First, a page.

Local Representation: Accounting Standards Committee of Germany
At the country-level we had Georg Lanfermann, President of the Accounting Standards Committee of Germany. He provided the perspective of a national authority on standards. This committee is the national standard setter in the area of group financial reporting in Germany. They look at the impact the CSRD will have on companies and also advise national governments. Their main concern is how companies will deal with all the different frameworks available for sustainability reporting, combined with the information requests coming from investors.
Most of the companies affected by the directive have never reported on sustainability. They believe setting priorities is important, given the timeline for implementation, and strongly advocate for international standards.
Finnish politician Sirpa Pietikäinen represented the European Parliament, and by extension EU citizens, during the event. She agreed that the plan is very ambitious and the deadline is tight. The learning curve is also steep. In her view, the process should be less politically-driven. She emphasized the need for a scientific approach to metrics and definitions. She embraces double materiality and stated that there should be clear definitions on materials, energy, emissions, natural capital and biodiversity. She also believes there should be common and transparent risk assessment models, and found integrated reporting and auditing very important. Echoing the views of many EU citizens, she advocates for strict accountability and would like to see the same metrics for public and private parties.
Bundesverbandes deutscher Banken e.V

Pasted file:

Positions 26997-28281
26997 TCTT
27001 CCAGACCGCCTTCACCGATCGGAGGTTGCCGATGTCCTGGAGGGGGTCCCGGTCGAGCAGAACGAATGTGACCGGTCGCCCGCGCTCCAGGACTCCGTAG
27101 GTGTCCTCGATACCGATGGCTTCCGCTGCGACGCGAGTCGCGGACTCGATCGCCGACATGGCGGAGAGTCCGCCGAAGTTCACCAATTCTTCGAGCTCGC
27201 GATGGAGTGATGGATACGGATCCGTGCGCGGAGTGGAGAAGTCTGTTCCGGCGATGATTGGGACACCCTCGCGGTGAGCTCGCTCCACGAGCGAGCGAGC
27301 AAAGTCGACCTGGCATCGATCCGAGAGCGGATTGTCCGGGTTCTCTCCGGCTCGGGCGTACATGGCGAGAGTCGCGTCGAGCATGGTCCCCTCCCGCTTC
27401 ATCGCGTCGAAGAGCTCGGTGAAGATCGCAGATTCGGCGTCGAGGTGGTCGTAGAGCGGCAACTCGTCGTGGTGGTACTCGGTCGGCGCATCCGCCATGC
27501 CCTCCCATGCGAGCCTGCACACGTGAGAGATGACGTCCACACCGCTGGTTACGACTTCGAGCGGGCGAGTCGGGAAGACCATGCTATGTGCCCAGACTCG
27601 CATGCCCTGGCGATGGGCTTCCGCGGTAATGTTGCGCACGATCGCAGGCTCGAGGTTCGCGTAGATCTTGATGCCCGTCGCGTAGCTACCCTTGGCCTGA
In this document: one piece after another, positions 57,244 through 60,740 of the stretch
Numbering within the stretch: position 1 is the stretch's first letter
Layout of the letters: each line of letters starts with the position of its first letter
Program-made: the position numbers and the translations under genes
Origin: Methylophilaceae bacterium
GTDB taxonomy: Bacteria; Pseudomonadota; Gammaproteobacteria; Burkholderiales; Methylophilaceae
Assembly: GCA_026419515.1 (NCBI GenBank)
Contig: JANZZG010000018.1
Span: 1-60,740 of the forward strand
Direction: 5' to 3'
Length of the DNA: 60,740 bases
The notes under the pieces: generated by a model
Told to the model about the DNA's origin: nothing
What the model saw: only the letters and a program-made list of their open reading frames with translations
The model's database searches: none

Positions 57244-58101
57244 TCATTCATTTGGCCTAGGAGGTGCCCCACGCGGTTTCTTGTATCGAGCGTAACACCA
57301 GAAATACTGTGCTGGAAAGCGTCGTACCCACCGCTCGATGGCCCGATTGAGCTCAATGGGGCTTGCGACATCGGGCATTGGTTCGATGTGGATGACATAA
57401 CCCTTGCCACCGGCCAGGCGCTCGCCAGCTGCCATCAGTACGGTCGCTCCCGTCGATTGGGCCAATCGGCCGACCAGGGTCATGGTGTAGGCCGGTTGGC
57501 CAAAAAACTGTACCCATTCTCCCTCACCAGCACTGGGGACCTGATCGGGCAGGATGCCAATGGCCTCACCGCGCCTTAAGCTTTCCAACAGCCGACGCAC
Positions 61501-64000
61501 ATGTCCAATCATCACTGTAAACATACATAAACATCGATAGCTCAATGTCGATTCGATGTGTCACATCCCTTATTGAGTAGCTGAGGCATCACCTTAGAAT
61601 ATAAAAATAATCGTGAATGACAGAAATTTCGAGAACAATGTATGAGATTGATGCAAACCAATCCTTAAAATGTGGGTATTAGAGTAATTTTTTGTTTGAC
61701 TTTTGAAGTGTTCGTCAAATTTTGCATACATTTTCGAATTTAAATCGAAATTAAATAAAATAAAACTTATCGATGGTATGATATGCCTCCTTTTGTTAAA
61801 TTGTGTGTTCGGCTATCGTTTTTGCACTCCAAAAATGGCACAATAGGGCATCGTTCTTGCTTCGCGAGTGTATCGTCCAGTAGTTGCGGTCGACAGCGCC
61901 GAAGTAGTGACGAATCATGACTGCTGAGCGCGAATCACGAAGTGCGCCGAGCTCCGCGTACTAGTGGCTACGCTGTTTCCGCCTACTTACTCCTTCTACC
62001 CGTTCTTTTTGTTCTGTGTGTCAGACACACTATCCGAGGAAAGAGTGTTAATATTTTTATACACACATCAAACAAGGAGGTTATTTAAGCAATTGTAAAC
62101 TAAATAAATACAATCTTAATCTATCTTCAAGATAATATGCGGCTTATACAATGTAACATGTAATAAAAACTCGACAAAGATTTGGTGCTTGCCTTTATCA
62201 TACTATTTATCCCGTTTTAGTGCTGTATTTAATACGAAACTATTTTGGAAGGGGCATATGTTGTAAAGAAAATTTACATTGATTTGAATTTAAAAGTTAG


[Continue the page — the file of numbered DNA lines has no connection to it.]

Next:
Thorsten Jagger, Associate Director and Head of Sustainability at Bundesverbandes deutscher Banken e.V, offered insights from an investor perspective. This is the association of private banks in Germany and the main lobby group for Germany's financial sector. In his view, the EU should strive for a smaller set of standards that is useful. That is, instead of having too much information that is fragmented and low-quality. Having high quality data, even in small quantities, is often better. He was also clear in stating that having EU standards might not be the best option because banks operate globally. Standards, like business, should be global. He advocates for a focus on useful information that is reliable and comparable.
Different perspectives make implementation difficult
As these different stakeholders show, there are many interests involved in the path to set new standards for sustainability reporting. Contradicting opinions and different approaches make this path a challenging one. On the one hand, everyone agrees that there is a sense of urgency. The stakes are high and the timeline is ambitious. On the other hand, it’s difficult to apply this type of directive on such a short timeframe. These different perspectives also show that there are still many unanswered questions and gaps that must be breached to reach a common understanding and approach when it comes to sustainability disclosure. It will be interesting to see how the discussion unfolds. One thing is clear: the ambitions are high, so is the momentum and the time has come to act and to prepare for obligatory changes in your ESG reporting systems.
Sign up for our Free CSRD Webinar (in Dutch)
On 21 April 2021, the European Commission adopted a proposal for a Corporate Sustainability Reporting Directive (CSRD). CSRD requires all large companies (over 250 employees) and all companies listed on regulated markets to disclose environmental and social information.
In our free CSRD webinar we will cover the most important consequences of the CSRD, the impact on Dutch companies and how to prepare for it.
Speaker: Prof. Dick de Waard
Date: June 22, 2021
Time: 14:30 hrs.
Fill out the form below and register for our CSRD Webinar